In 1955 exploration for base and precious metals was undertaken by Bear Creek Mining Company immediately north of the Main Tintic district, Utah. During the course of this work Bear Creek became interested in the East Tintic district, primarily as a result of the activities of the U.S. Geological Survey in that area. Data published on the East Tintic district by the Survey and others were studied and map data made available from various mining companies were compiled. Preliminary economic studies were made to determine the present day value of the type of ore body discovered previously in the district. Encouraging results from these investigations led to the selection of specific targets for exploration. Recommendations for a project program were made and approved. Negotiations were successfully concluded in mid-1956 for a unit lease agreement on lands in the East Tintic district owned by the Tintic Standard and Chief Consolidated mining companies and their subsidiaries. Of the targets selected for exploration, the Chief Oxide area seemed to be one of the most prominent. Our preliminary work in the Chief Oxide area corroborated the findings of the U.S. Geological Survey described in Part I of this paper. After careful consideration it was decided to gamble the cost of an exploration shaft in this area for the purpose of providing an underground drilling platform. We also hoped by means of underground workings to establish the existence and nature of the postulated fault. A limited amount of surface drilling was done prior to shaft sinking in order to locate a shaft site and also to obtain additional information of subvolcanic structure and alteration. Underground exploration in the Chief Oxide area was started in January, 1957. The Burgin shaft was sunk to a depth of 1,100 feet and by August, 1959, lateral development on the 1050 level totaled 4,721 feet and underground diamond drilling totaled 15,480 feet. Results of the work done to date are as follows: (a) Identification of the sedimentary rock section and an interpretation of the structure in the Burgin mine area. (b) Discovery by penetration of the previously postulated East Tintic thrust fault. (c) Discovery of large zones of manganese oxides and carbonates, which were found to be closely related to silver-lead-zinc mineralization. (d) Discovery of ore-grade lead-zinc mineralization within the footwall rocks of the East Tintic thrust. (e) Discovery of high-grade silver-lead ore within the thrust zone. Insofar as ore localization is concerned the most important structural feature in the Burgin mine area is the East Tintic thrust fault-a fact that opens up new ore potential over a large part of the East Tintic district not previously explored. Although the discoveries to date must be attributed essentially to the application of geology to exploration, the tools of geochemical prospecting and geophysics were also used, and the geochemical work, in particular, was found to be a definite aid in the selection of areas for further exploration.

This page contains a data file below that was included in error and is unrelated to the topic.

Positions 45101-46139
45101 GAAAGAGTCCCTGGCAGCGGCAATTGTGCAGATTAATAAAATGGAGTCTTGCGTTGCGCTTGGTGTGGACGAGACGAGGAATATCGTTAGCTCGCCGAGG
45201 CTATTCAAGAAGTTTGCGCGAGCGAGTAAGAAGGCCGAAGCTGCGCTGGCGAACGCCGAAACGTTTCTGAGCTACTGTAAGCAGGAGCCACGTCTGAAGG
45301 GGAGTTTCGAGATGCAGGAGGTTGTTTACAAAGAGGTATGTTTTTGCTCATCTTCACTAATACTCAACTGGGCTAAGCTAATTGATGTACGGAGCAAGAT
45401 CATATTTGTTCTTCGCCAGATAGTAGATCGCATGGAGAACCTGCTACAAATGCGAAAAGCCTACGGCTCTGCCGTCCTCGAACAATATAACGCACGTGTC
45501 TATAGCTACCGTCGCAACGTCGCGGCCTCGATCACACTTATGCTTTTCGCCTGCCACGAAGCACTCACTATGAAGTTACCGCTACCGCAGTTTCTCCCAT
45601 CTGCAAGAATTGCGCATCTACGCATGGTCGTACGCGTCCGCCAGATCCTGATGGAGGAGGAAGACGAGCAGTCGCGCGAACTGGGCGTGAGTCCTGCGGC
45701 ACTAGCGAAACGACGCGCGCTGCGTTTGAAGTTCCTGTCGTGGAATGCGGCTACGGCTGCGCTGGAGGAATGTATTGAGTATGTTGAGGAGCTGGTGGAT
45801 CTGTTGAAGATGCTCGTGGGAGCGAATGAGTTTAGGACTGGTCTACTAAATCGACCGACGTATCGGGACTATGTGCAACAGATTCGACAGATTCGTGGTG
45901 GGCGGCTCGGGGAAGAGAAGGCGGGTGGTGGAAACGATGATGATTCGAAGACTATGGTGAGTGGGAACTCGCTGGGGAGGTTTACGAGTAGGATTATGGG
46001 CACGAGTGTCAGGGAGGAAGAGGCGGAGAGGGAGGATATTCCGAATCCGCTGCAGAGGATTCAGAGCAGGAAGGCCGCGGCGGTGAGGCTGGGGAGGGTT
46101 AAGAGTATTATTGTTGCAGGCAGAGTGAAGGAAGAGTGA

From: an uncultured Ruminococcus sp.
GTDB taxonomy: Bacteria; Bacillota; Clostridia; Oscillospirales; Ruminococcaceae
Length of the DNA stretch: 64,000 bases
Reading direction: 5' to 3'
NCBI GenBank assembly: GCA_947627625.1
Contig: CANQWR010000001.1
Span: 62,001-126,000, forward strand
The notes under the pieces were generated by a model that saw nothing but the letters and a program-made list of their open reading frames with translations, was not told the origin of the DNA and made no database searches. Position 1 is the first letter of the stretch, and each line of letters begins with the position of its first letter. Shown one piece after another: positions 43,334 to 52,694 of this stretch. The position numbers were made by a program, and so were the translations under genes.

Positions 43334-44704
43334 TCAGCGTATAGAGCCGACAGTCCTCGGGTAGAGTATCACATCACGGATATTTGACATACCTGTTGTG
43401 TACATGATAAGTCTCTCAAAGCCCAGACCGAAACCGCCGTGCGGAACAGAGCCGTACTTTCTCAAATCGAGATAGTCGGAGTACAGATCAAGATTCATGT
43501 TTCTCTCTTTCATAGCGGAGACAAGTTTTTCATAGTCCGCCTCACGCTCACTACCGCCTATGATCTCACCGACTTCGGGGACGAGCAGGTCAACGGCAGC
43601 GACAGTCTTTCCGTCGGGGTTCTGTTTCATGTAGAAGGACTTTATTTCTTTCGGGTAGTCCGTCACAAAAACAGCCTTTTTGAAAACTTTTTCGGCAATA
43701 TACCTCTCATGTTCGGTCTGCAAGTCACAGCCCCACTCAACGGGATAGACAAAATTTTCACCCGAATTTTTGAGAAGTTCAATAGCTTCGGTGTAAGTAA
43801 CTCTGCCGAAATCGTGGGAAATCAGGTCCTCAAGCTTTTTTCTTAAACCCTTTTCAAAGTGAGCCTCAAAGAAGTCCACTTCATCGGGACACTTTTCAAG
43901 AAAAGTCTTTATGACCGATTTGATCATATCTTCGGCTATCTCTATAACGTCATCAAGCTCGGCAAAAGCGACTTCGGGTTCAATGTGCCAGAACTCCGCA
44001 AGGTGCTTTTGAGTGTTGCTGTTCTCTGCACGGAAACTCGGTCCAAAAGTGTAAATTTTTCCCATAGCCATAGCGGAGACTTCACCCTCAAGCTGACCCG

|Publication Subtype||Journal Article|
|Title||The chief oxide-burgin area discoveries, East Tintic district, Utah; A case history|
|Series title||Economic Geology|
|Publisher||Society of Economic Geologists|
|Other Geospatial||east Tintic Mountains|
|Google Analytic Metrics||Metrics page|